Take away bacon and one finally touches a third rail in California politics. Also one more reason you do not want HR-1 “election reform” to pass – allowing all of the US to be just as micro-managed as California since HR-1 sneaks Democrats in through the back doors..

    PS, they tried this with “free range chicken” only to learn chickens liked to “flock” together. Who knew?. The chickens never wanted to leave the coop even after being forced to put a large exit door.

    They simply did not want to “free range” no matter how much the “compassionate” California legislators compassionate implored them to flew the coop.

    • TTG says:

      Deep, that’s not free range. The new law call for 24 square feet per breeding sow, just enough for her to turn around and stretch her limbs. That’s not even cage free which is probably what the law requires for chickens. I worked on a poultry farm which would be called cage free now. Back then, that was just how chickens were raised. The older chicken coops had elevated roosting rails, plenty of room around the watering cans and feed boxes and a wall of nesting boxes where they would lay their eggs. Every morning, after feeding and watering the hens, you had to reach your hand under four or five irate hens in the boxes who did not want you taking their eggs. Farmer Schweitzer would let you know if you didn’t treat his hens with the gentleness and respect they deserved. The newer coops were far larger and had nesting boxes with lids. Gathering those eggs was far gentler on the back of my hands. Farms like this are humane treating God’s creatures as they should be treated. These new mechanized farms where the animals are kept near immobilized in tiny cages are an abomination. So my bacon and eggs are going to be a lot more expensive with this new law. So be it. I guess social justice extends to all of God’s creatures.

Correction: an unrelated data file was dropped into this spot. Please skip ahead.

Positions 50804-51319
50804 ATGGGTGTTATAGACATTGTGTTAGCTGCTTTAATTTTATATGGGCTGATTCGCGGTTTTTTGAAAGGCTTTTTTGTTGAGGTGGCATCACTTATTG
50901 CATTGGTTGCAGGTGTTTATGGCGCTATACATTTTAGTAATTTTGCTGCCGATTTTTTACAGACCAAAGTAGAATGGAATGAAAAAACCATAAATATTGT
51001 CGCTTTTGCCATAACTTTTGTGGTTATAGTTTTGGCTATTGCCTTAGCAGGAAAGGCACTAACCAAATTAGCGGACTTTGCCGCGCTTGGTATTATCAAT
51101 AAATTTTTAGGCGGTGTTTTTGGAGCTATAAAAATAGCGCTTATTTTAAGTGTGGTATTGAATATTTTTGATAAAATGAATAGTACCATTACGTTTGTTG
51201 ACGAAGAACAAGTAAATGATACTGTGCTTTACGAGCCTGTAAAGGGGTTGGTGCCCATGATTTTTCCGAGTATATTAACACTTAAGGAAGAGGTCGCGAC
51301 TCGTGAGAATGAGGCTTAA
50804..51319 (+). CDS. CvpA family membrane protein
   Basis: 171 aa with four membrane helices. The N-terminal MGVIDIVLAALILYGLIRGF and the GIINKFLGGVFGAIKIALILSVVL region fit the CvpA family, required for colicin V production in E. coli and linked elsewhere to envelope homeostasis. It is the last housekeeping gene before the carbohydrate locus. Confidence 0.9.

• different clue says:

      I am not a chickenologist, so all I “know” is what I read. But I have read about “chickens on pasture”. Supposedly chickens like to eat chicken-worthy food grown out as broad-cover plantings, both the plants and the insects/worms/etc. among the plants. About leaving the coop, I suspect chickens like to leave the coop on their own schedules and according to their own preferrence, and they will leave the coop when they are good and ready. And come back the same way.

      Someone in Virginia named Joel Salatin runs a multi-species livestock operation called Polyface Farms, and part of what he raises is chickens on pasture. Here is a bunch of images of Joel Salatin, his farm, his chickens, and related things. Every image has its own URL and some of them might lead to interesting material.;_ylt=A0geJaRPNwdhhvgAFgJXNyoA;_ylu=Y29sbwNiZjEEcG9zAzQEdnRpZAMEc2VjA3Nj?p=joel+salatin+chickens+on+pasture&fr=sfp

  15. Pat Lang says:


    I’ll hear about that smudge on the grill if she sees it.